Surfers find solace in their daily dose of vitamin sea amidst vastly polluted waters

A National Geographic report reveals that Rio sewage flows into waters frequented by surfers

Photo courtesy of Pexels

No one will contest that pollution is an issue across the globe. It is a problem that transcends geographic borders but unfortunately is plaguing areas where proper waste management is not available. Once pristine landscapes like the beachfront of Rio are now literally swimming in trash and sewage run-off.

The 2016 Rio Olympics drew much needed attention to the pollution problem in the city. An article written by Bloomberg outlines how the hundreds of millions of dollars that have been allocated to the clean up of Rio’s waters was unreasonably spent and yielding sub-par results. Another article by National Geographic detailed that “many neighborhoods lack proper sanitation, causing squalid water conditions, including raw sewage and extreme levels of disease-causing microorganisms in Guanabara Bay”

According to recent a special report by National Geographic in the favelas, up on the hills of Rio sewage flows into  “A pipe [that] was built at the point break where all the surfers surf, and geographically there is no place better to surf on the beach. There’s open sewers that run through the entire favela, so plastic and anything that dies is flushed down these streams to the surf spot, including rats and dogs, syringes, and endless amounts of plastic.”

Out of sight, out of mind?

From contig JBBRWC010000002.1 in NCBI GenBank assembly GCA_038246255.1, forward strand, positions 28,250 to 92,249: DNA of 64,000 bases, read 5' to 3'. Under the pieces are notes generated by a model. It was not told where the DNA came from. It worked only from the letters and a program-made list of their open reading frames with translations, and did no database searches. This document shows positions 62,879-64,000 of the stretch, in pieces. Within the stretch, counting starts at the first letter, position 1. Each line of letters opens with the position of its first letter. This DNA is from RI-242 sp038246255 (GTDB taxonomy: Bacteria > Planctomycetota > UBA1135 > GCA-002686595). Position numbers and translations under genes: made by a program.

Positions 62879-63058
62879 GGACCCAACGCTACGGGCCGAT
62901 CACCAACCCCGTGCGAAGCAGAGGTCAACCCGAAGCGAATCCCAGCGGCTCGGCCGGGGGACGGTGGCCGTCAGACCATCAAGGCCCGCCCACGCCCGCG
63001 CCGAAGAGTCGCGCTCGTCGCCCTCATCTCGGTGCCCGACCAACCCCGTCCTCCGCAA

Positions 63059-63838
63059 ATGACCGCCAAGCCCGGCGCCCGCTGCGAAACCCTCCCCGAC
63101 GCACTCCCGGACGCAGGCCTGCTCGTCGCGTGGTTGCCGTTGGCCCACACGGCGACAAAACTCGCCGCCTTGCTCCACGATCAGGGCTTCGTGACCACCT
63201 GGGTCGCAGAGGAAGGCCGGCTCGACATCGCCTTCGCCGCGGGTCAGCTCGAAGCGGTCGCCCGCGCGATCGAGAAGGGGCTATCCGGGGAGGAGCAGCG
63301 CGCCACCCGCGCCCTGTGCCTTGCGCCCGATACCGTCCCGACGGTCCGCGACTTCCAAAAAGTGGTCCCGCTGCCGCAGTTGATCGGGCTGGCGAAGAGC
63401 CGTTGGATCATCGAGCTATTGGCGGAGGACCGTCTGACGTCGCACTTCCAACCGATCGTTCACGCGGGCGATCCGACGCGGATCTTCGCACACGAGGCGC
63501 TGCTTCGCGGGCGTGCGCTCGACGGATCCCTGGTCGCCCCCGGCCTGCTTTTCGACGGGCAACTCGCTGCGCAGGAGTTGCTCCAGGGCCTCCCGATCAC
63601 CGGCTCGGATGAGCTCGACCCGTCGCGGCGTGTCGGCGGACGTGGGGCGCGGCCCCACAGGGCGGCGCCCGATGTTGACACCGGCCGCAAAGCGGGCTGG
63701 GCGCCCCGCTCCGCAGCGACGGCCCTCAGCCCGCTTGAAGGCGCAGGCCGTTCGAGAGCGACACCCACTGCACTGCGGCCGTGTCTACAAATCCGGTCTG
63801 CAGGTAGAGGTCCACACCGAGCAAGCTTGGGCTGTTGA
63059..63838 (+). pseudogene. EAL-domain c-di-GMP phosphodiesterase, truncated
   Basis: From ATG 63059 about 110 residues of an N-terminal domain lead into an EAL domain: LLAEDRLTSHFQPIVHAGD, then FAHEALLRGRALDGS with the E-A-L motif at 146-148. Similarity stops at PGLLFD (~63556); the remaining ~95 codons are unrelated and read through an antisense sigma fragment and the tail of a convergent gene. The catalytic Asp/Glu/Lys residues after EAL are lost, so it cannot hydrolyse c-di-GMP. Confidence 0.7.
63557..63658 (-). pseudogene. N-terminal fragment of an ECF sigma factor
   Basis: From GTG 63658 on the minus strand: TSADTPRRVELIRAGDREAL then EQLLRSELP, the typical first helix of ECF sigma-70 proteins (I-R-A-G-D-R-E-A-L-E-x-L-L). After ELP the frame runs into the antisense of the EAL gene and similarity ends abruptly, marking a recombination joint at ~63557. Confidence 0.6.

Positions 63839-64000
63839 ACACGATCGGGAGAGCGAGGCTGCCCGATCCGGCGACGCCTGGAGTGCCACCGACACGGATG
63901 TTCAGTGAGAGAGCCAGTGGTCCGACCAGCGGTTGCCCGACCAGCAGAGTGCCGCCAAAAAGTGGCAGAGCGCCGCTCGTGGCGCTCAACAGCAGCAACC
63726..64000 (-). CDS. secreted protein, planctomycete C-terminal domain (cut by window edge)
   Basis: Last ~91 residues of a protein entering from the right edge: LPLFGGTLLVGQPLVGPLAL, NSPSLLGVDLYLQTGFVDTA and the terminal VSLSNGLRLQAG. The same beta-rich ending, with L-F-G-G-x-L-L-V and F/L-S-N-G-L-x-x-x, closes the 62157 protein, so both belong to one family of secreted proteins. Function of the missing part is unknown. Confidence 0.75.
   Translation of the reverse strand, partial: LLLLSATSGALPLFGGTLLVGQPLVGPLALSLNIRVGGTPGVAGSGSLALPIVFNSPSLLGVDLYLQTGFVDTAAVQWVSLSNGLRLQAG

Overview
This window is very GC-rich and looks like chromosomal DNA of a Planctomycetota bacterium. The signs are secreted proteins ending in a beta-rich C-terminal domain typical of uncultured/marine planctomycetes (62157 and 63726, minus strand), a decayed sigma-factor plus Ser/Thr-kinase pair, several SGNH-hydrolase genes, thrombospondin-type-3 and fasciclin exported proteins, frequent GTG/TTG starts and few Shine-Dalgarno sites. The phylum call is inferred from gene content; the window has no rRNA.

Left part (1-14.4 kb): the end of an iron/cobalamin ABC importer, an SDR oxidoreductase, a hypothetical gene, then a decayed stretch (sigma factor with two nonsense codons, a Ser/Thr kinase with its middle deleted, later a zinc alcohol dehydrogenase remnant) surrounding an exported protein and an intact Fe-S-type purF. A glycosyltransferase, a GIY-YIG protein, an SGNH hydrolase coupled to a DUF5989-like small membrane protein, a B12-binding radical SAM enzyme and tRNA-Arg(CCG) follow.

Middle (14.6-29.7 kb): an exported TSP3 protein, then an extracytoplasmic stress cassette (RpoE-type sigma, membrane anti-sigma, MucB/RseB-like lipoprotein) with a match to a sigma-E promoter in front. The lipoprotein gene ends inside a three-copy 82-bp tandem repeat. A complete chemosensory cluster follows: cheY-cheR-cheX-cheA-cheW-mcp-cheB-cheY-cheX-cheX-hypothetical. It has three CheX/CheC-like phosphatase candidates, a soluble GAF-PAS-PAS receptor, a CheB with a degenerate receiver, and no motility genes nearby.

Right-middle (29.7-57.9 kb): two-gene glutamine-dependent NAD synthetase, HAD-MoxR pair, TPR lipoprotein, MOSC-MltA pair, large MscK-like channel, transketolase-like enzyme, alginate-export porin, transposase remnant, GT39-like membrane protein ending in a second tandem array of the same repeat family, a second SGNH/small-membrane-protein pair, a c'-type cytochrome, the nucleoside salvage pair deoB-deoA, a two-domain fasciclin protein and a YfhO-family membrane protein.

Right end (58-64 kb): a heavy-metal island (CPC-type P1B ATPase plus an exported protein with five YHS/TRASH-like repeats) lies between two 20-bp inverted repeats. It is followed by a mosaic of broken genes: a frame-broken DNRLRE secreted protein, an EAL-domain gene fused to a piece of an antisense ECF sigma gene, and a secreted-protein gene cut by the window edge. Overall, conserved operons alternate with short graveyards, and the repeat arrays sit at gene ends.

Not for the local surfing community from the Rocinha Favela, Rio’s largest favela with about 70,000 inhabitants. These surfers are increasingly becoming aware and voicing their concerns of the growing pollution problem. As surfing grows in popularity for children living in these low income neighborhoods, surfing groups are becoming a cornerstone of the drive to raise awareness about the rising pollution problem.  

The Surf Association of Rocinha (ASR) was created amidst this drive for awareness and change. According to Marcello Farias, a thirty-nine year old born and raised in Rocinha who spoke to Huck Magazine, “The problems in Rocinha may be due in part to a lack of consciousness from its own people.”

Both residents of Rocinha and members of the ASR have hopes that their community can become an example of what it means to be the best surfers, leading social and environmental ambassadors for the rest of the country. The complete turn around in mindset of the 16 million people who reside in the greater Rio area will be a challenge, but step by step organizations like ARS are making small impacts in the right direction.

Children and members of ARS are setting an example of sustainable practices first hand, after seeing the horrific impact of the waste in their surf break. Contact your local ASR representative in order to arrange donations of surfing equipment or funds for the organization.

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